Likewise using OCT-A, with a qualitative evaluation of the retinal angiograms, Costanzo et al.16 have observed an abnormal (not better defined) blood flow in the outer retina of 9 (27.3%) of 24 eyes with CSCR. Furthermore, in a quantitative OCT-A study, Nelis et al.26 report an increased central retinal VPD and a reduced foveal avascular zone in affected eyes, as well as in fellow eyes of CSCR patients. They interpret these findings as a compensatory vasodilatory response of the foveal vessels to primary CSCR changes in the CC and RPE. Conversely, our quantitative OCT-A evaluation showed a reduced VPD at baseline in both retinal capillary plexuses of the central macula in CSCR patients compared to normal subjects. The lower baseline values of SCP and DCP VPDs appeared to be due to a diffuse attenuation of the decorrelation signal coming from the capillary networks that was also perceptible in a qualitative analysis of the angiograms. However, absolute filling defects were not observed, either in areas of retinal thinning or photoreceptor atrophy due to a longstanding disease. Contrarily to the aforementioned studies we excluded eyes with central macular detachment, avoiding any risk of artefactual findings due to potential failures in the segmentation process, which substantially increase in case of evident changes of the macular profile. 
Blood flow in the chorioretinal vessels is driven by the OPP, which depends on the systemic BP and the opposing force of the IOP. The isometric exercise produces a significant increase of BP by activation of muscle mechanoreceptors and stimulation of the sympathetic system.27,28 The consequent increase of the OPP triggers neural and hormonal regulatory systems responsible to keep, by vasoconstriction, blood flow constant within the eye.2730 In all the enrolled subjects we obtained a significant increase in BP and OPP during the exercise. However, the response we detected with OCT-A was different in CSCR patients compared to controls. The quantitative analysis of OCT angiograms showed a significant increase of SCP VPD and DCP VPD during the HGT in CSCR cases, and not in healthy subjects.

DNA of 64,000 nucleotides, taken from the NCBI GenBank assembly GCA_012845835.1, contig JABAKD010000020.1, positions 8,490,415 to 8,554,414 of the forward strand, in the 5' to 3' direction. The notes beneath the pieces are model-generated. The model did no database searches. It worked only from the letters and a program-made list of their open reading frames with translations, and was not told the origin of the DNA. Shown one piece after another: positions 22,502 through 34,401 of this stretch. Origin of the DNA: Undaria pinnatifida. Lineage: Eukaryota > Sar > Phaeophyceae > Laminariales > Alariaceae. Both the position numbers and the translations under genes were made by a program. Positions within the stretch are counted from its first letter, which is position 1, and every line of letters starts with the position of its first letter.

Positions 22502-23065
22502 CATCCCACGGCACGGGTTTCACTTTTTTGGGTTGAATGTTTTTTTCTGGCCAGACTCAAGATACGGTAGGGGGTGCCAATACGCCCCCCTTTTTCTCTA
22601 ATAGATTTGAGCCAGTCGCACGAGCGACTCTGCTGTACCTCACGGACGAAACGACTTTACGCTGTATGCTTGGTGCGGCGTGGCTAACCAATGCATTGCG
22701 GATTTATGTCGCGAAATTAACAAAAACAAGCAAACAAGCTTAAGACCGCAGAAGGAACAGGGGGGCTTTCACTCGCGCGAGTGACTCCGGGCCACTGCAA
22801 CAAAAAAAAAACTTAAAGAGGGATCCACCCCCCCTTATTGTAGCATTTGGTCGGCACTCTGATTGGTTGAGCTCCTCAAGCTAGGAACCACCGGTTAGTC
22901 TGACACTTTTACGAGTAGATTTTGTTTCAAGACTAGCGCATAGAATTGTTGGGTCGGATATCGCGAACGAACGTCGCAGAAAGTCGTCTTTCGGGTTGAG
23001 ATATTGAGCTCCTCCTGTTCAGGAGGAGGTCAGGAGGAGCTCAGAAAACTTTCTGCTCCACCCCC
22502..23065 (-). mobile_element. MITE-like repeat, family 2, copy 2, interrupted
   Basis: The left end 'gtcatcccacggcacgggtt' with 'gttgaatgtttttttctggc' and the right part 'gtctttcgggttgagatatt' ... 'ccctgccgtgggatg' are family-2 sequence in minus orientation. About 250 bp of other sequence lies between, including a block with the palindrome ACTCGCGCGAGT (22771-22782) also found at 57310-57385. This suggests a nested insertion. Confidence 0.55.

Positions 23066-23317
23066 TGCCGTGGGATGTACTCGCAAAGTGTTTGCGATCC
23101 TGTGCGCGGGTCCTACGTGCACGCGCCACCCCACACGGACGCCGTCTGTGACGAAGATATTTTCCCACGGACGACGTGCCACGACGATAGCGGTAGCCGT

The entire retinal capillary network in CSCR patients appeared better outlined during the HGT, indicating an increased perfusion associated with the increased BP. The OCT-angiogram differential images revealed new flow signals particularly at the edges of the vessel lumen and in correspondence to vascular branching, showing an increase of perfusion where the blood flow is basically slower (Figs. 1, 2). These findings suggest an ineffective retinal blood flow regulation in patients with CSCR, at least in the experimental conditions of the study, while confirming efficient retinal vascular regulatory mechanisms in healthy subjects (Fig. 3). 
Using laser doppler velocimetry, Robinson et al.22 have demonstrated an efficient retinal blood flow autoregulation in healthy subjects in response to the acute increase of BP produced by isometric exercise. They observed that there was no change in retinal blood flow until an average rise of 40% in mean BP. In our experiment, the rise of MAP during the HGT was significantly below this value (average increase of 28.8% in CSCR patients and 29% in healthy controls), nevertheless it was sufficient to produce blood flow changes in the retinal capillary plexuses of CSCR patients. 
Furthermore, given that in these patients the baseline MAP tended to be higher and the IOP lower, compared to controls, the increase of blood flow could be explained by the OPP exceeding the upper limit of retinal blood flow autoregulation, which was not reached in the healthy controls. However, a significantly different retinal vascular response was still detectable when comparable subgroups for OPP were evaluated, suggesting an actual defective retinal blood flow regulation in CSCR. The increases in OPP following isometric exercise were not linearly associated with the increases of retinal VPDs, indicating a residual degree of functioning in autoregulatory mechanism of retinal blood flow.